Background. Glioblastoma (GBM) is the most aggressive primary brain tumor and has a dismal prognosis. Previously, we identified that junctional adhesion molecule A (JAM-A), a cell adhesion molecule, is highly elevated in human GBM cancer stem cells and predicts poor patient prognosis. While JAM-A is also highly expressed in other cells in the tumor microenvironment, specifically microglia and macrophages, how JAM-A expression in these cells affects tumor growth has yet to be determined. The goal of this study was to understand the role of microenvironmental JAM-A in mediating GBM growth. Methods. Male and female wild-type (WT) and JAM-A–deficient mice were transplanted intracranially with the syngeneic glioma cell lines GL261 and SB28 and were assessed for differences in survival and microglial activation in tumors and in vitro. RNA-sequencing was performed to identify differentially regulated genes among all genotypes, and differences were validated in vitro and in vivo. Results. We found that JAM-A–deficient female mice succumbed to GBM more quickly compared with WT females and JAM-A–deficient and male WT mice. Analysis of microglia in the tumors revealed that female JAM-A–deficient microglia were more activated, and RNA-sequencing identified elevated expression of Fizz1 and Ifi202b specifically in JAM-A–deficient female microglia. Conclusions. Our findings suggest that JAM-A functions to suppress pathogenic microglial activation in the female tumor microenvironment, highlighting an emerging role for sex differences in the GBM microenvironment and suggesting that sex differences extend beyond previously reported tumor cell–intrinsic differences.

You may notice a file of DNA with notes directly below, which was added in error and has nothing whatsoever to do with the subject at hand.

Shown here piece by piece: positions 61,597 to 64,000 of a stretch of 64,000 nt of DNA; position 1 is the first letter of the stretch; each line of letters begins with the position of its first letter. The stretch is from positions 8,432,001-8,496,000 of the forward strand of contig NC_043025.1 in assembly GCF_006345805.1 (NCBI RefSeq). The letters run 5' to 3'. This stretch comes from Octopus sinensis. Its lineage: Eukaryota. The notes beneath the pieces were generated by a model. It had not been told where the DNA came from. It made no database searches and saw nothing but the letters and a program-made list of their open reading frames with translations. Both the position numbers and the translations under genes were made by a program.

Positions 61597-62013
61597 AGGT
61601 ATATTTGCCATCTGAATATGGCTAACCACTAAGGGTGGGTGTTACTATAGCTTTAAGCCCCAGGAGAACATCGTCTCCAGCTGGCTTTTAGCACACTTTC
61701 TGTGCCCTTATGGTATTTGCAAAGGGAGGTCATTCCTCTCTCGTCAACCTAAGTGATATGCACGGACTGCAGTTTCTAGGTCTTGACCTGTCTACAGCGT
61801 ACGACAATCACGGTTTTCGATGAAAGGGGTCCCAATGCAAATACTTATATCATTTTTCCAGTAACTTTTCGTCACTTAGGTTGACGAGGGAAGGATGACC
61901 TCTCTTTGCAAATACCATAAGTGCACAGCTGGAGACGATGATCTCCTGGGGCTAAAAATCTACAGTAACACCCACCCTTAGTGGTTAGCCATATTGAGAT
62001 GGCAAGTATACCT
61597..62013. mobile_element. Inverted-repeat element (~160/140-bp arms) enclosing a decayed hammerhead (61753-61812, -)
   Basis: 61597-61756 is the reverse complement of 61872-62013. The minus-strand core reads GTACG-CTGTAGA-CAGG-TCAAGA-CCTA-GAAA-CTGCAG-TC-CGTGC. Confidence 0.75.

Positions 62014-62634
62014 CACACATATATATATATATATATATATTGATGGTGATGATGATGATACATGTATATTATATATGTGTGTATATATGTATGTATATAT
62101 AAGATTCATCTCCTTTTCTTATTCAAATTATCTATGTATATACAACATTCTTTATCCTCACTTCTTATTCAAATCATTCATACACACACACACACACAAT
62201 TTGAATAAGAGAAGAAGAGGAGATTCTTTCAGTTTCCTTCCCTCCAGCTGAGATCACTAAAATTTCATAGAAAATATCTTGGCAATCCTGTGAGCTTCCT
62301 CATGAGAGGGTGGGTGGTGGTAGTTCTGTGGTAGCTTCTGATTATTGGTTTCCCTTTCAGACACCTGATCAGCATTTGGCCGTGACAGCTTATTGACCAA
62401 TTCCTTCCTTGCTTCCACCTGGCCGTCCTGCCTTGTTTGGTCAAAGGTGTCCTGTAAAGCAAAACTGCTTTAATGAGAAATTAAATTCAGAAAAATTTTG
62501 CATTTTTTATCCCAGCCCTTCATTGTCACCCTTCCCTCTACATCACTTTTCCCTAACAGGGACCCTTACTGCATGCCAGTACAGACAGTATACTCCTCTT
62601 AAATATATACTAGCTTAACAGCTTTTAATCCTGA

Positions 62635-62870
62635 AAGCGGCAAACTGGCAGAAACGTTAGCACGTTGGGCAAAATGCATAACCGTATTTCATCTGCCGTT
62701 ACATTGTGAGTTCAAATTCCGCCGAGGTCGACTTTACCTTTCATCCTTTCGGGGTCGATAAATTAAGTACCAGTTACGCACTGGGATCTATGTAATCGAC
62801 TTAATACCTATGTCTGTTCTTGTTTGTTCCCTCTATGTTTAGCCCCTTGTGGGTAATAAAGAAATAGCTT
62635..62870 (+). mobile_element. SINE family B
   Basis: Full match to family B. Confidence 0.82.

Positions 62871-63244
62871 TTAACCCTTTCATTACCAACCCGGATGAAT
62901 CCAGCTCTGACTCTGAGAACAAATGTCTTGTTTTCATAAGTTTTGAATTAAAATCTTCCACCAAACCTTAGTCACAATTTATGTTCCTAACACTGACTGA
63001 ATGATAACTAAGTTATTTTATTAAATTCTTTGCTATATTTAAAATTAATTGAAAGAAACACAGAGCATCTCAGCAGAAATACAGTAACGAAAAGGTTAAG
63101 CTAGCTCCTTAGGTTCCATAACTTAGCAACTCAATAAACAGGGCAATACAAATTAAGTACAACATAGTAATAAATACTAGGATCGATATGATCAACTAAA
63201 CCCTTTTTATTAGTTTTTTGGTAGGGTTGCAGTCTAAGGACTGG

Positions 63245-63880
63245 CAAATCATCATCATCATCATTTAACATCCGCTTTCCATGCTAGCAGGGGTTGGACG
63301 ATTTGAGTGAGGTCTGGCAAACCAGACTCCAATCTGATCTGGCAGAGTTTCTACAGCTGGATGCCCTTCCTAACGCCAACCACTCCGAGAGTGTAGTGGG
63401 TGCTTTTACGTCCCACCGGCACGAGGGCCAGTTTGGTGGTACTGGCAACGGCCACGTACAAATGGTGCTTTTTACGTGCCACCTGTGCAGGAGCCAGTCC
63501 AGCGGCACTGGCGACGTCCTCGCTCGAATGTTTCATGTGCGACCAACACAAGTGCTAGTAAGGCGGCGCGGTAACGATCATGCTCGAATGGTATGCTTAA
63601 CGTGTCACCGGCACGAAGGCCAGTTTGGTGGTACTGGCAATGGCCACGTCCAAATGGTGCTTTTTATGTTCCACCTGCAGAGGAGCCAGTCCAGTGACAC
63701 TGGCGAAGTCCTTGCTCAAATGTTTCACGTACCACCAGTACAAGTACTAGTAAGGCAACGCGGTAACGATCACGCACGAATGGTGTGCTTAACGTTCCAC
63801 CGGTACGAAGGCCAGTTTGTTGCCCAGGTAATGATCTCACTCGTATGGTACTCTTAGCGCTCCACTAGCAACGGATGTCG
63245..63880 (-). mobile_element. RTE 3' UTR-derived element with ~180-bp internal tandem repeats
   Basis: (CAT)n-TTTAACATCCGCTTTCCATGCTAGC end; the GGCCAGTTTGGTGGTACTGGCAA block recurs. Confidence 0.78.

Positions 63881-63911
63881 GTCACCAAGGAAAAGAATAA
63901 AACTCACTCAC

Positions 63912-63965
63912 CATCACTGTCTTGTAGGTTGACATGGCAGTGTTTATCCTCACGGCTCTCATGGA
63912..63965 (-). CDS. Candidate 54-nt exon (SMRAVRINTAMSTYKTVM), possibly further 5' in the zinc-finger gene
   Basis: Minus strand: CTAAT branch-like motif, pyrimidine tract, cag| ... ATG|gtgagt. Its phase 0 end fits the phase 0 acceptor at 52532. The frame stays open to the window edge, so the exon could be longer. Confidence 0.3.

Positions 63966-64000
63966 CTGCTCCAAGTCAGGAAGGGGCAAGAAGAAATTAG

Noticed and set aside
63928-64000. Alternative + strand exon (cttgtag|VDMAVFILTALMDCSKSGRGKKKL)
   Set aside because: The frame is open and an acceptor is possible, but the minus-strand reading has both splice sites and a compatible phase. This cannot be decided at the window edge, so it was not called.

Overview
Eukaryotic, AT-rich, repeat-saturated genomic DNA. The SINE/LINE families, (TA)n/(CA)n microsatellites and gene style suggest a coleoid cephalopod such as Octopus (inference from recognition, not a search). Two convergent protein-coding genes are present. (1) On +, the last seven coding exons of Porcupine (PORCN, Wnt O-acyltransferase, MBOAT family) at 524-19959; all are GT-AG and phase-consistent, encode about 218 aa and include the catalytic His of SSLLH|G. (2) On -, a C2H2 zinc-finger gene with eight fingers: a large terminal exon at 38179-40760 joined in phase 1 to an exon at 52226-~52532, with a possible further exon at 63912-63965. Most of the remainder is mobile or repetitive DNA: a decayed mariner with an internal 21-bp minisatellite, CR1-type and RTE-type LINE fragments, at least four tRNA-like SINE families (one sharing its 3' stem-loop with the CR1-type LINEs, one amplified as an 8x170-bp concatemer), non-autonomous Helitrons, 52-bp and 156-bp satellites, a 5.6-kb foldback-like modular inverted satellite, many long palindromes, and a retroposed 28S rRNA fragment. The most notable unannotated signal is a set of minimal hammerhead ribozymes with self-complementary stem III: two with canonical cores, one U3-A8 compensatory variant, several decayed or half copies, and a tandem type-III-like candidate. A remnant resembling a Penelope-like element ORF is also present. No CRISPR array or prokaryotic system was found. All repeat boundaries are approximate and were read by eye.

All Science Journal Classification (ASJC) codes
- Clinical Neurology
- Cancer Research